Bridging the enthusiasm gap

Boris Johnson, David Cameron, George Osborne Image copyright AP/Getty Images

Treasury tome versus Boris Johnson in a racing car. Corporate event and invited audience versus the High Street soap box. What you're seeing day after day is deliberate - and both sides of the EU campaign think they are playing to their strengths.

So today, as on so many other days, you've seen the prime minister and the chancellor at shiny podiums, producing official government analysis full of equations and graphs - often sounding rather doom-laden - to make their arguments, trying to demonstrate authority.

And then you see Boris Johnson leaping off the battle bus, rough and ready in comparison. Climbing in and out of racing cars, jumping onto any old platform, clutching the microphone among the crowds - trying to convey excitement.

None of this is happening by accident.

Remainers, led by David Cameron, want to plant the seed of doubt about the idea of leaving in the undecided voter's mind with these endless warnings. That could, they believe, propel millions of voters to the polls even if the EU is far from top of their list of concerns.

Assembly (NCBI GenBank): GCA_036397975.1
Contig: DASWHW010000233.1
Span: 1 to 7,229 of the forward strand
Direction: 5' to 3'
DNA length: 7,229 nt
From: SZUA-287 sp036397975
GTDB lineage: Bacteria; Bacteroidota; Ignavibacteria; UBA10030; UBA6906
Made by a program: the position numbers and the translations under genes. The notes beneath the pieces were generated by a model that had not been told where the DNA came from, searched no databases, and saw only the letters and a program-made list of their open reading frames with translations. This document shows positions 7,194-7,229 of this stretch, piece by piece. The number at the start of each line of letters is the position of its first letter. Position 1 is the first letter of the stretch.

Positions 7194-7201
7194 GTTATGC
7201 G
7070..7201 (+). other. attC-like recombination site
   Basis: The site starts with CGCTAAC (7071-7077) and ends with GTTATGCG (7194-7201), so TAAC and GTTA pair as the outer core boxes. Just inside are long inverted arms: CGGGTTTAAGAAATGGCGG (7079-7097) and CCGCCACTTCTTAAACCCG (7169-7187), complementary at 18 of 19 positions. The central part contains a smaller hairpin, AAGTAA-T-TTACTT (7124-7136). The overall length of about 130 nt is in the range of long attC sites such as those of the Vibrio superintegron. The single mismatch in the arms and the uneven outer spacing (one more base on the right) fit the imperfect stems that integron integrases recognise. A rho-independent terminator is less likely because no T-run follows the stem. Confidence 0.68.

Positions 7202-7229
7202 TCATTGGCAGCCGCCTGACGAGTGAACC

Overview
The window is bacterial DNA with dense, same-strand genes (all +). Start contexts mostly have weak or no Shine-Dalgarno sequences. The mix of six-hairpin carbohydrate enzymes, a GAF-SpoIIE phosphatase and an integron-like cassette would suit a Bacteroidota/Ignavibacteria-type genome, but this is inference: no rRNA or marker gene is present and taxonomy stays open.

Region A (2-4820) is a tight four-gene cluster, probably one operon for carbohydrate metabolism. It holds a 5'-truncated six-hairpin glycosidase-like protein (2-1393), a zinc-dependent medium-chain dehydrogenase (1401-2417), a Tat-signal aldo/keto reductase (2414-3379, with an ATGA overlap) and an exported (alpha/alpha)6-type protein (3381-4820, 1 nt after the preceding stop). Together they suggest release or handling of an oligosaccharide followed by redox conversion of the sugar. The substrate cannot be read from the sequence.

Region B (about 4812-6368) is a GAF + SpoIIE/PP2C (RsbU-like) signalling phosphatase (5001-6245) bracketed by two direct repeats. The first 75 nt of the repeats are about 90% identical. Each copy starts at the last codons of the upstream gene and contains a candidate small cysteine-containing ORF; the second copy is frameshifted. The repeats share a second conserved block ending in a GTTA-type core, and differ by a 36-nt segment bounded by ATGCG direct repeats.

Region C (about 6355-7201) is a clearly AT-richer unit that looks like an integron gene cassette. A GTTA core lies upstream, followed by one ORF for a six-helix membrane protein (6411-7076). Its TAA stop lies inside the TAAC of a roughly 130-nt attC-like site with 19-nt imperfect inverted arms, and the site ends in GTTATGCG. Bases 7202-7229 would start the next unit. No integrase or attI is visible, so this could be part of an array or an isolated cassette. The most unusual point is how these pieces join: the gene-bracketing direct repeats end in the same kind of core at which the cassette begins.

The other side want their supporters fizzing and frothing and rushing to the polls and taking all their friends along too. They know that they can't and won't get the backing of officialdom, and can't compete with the government machine, so why try? Instead, with broad brush messages, they're trying to show you they are having more fun.

It's how both sides are trying to manage the enthusiasm gap in this campaign. And what a gap that might be.

Private research I've seen suggests more than 10 million people are gung-ho about leaving.

On the other side, only about five million are passionate about staying in.

You can see why every day, David Cameron and George Osborne are trying to even up that advantage by making it seem like it really, really matters.

In politics you can win all the arguments you like, but if you can't get your backers to go to the polling station then you're sunk.

In a month's time the polls will just have closed, and it might be turnout that makes all the difference.

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